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Ingeniería e Investigación

Print version ISSN 0120-5609

Ing. Investig. vol.34 no.2 Bogotá May/Aug. 2014

http://dx.doi.org/10.15446/ing.investig.v34n2.41276 

http://dx.doi.org/10.15446/ing.investig.v34n2.41276

Evolution of teaching and evaluation methodologies: The experience in the computer programming course at the Universidad Nacional de Colombia

Evolución de las metodologías de enseñanza y evaluación: la experiencia del curso de programación de computadores en la Universidad Nacional de Colombia

J. Gómez1, E. León2, C. Cubides3, A. Rodríguez4, J. Mahecha5 and J. C. Rubiano6

1 Jonatan Gómez. Computer Systems Engineer, Universidad Nacional de Colombia. Ph.D. in Mathematics, Computer Science concentration, The University of Memphis. Affiliation: Associated Professor, Universidad Nacional de Colombia, Colombia. E-mail: jgomezpe@unal.edu.co

2 Elizabeth León. Computer Systems Engineer, Universidad Nacional de Colombia. Ph.D. in Computer Science and Computer Engineering, University of Louisville. Affiliation: Associated Professor, Universidad Nacional de Colombia, Colombia. E-mail: eleonguz@unal.edu.co

3 Edwin Camilo Cubides Garzón. Mathematician, M. Sc. Applied Mathematics, Ph. D. (c) Computer Science, Universidad Nacional de Colombia, Colombia. E-mail: eccubidesg@unal.edu.com

4 Arles Ernesto Rodríguez Portela. Computer Systems Engineer, Universidad Distrital Francisco José de Caldas, Colombia. M. Sc. Computer Systems Engineering, Ph. D. (c) Computer Systems Engineering, Universidad Nacional de Colombia, Colombia. Affiliation: Assistant professor (BESP program), Universidad Nacional de Colombia, Colombia. E-mail: aerodriguezp@unal.edu.co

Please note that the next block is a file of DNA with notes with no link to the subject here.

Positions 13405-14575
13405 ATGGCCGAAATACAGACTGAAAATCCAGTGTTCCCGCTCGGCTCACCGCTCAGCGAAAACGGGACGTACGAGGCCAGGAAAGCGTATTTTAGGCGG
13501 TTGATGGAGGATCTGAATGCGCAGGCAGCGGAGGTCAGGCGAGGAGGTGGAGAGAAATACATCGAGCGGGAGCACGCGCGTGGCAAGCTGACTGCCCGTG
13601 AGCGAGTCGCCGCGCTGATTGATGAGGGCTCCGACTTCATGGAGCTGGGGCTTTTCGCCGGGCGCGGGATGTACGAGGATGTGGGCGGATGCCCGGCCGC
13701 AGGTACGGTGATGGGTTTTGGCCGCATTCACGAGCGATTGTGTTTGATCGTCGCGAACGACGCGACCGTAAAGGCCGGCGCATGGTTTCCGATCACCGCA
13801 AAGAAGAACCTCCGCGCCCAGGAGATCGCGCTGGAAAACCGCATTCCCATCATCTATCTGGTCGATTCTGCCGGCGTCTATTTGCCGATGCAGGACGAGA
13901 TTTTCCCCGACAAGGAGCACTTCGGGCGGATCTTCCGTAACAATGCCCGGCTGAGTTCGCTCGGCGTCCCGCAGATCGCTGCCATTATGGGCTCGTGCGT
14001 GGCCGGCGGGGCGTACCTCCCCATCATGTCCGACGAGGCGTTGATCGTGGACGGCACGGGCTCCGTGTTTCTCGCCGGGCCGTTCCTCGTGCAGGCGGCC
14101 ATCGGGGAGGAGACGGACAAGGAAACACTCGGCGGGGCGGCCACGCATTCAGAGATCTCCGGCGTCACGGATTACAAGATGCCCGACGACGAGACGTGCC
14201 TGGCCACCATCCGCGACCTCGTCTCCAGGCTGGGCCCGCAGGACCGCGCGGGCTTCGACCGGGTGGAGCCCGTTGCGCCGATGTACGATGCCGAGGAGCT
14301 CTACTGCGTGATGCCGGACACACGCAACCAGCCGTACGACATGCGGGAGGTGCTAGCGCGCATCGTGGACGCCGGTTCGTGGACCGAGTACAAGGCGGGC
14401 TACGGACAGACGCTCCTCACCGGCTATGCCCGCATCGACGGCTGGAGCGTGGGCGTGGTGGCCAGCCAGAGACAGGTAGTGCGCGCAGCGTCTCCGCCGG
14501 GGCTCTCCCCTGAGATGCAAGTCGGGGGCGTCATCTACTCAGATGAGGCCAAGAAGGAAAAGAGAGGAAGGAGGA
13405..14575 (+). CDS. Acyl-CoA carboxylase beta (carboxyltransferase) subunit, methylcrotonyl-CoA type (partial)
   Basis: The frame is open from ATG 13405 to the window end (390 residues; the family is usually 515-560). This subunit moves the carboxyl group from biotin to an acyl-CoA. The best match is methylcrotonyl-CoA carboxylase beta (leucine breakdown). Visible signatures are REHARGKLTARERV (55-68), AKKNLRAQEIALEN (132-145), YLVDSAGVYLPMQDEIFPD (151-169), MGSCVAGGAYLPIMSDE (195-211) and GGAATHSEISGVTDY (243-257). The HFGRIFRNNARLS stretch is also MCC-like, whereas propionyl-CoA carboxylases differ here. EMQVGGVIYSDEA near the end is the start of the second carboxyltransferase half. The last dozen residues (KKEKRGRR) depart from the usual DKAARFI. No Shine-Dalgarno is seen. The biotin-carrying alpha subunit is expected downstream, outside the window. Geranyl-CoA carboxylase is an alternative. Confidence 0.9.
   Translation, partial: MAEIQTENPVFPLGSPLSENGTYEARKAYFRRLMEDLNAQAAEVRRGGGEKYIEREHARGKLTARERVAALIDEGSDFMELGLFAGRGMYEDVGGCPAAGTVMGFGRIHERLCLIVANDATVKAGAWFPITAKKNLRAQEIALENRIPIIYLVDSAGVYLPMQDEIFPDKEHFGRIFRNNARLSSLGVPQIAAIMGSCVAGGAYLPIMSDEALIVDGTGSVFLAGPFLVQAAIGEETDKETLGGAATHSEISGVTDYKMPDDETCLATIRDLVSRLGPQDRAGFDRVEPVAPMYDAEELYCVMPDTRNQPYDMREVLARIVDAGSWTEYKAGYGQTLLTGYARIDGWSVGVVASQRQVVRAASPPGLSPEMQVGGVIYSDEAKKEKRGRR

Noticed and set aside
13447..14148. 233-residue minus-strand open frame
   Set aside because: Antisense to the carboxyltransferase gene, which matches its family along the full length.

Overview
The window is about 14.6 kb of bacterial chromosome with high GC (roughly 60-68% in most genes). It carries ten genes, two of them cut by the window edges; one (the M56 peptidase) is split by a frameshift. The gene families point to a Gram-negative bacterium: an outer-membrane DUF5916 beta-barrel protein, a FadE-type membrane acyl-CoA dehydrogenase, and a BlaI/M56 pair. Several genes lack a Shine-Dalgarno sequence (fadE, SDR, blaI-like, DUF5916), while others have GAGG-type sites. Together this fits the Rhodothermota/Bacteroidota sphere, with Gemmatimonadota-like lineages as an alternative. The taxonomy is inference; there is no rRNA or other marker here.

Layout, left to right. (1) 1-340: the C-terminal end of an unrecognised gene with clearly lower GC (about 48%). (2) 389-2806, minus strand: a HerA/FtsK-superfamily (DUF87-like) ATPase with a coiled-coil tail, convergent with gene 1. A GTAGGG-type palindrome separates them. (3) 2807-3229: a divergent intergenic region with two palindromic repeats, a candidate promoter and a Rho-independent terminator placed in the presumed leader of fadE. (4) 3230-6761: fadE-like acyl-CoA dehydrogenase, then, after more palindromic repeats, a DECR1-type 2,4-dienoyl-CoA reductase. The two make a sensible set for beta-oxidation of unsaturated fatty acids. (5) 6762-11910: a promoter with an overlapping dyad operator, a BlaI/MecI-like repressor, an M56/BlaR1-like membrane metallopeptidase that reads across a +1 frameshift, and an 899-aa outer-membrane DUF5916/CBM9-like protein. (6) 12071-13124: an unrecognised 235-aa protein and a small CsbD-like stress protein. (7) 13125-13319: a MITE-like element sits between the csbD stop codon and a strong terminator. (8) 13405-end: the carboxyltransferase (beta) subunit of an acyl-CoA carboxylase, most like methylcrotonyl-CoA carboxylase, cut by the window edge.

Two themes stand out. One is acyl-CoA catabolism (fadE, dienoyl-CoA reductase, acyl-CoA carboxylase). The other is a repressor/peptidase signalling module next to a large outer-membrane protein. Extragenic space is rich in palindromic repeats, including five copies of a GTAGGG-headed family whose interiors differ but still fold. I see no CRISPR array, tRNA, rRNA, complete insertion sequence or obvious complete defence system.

5 Julián Ricardo Maecha D'Maria. Computer Systems Engineer, Universidad Nacional de Colombia, Colombia. Affiliation: Masters student of Computer Systems Engineering, Universidad Nacional de Colombia, Colombia. E-mail: jrmahechad@unal.edu.co

6 Juan Camilo Rubiano Zambrano. Computer Systems Engineering Student, Universidad Nacional de Colombia, Colombia. Computer Systems Engineering Student, Universidad Nacional Abierta y a Distancia, Colombia. Affiliation: Computer Systems Engineering Student, Universidad Nacional Abierta y a Distancia, Colombia. E-mail: ing.jcrubianoz@gmail.com


How to cite: Gómez, J., León, E., Cubides, E. C., Rodríguez, A. E., Maecha, J. R., & Rubiano, J. C. (2014). Evolution of teaching and evaluation methodologies: The experience in the computer programming course at the Universidad Nacional de Colombia. Ingeniería e Investigación, 34(2), 85-89.


ABSTRACT

In this paper, we present the evolution of a computer-programming course at the Universidad Nacional de Colombia (UNAL). The teaching methodology has evolved from a linear and non-standardized methodology to a flexible, non-linear and student-centered methodology. Our methodology uses an e-learning platform that supports the learning process by offering students and professors custom navigation between the content and material in an interactive way (book chapters, exercises, videos). Moreover, the platform is open access, and approximately 900 students from the university take this course each term. However, our evaluation methodology has evolved from static evaluations based on paper tests to an online process based on computer adaptive testing (CAT) that chooses the questions to ask a student and assigns the student a grade according to the student's ability.

Keywords: computer adaptive tests (CAT), e-learning platform, teaching methodology, MOOC, computer programming course, experience, evolution.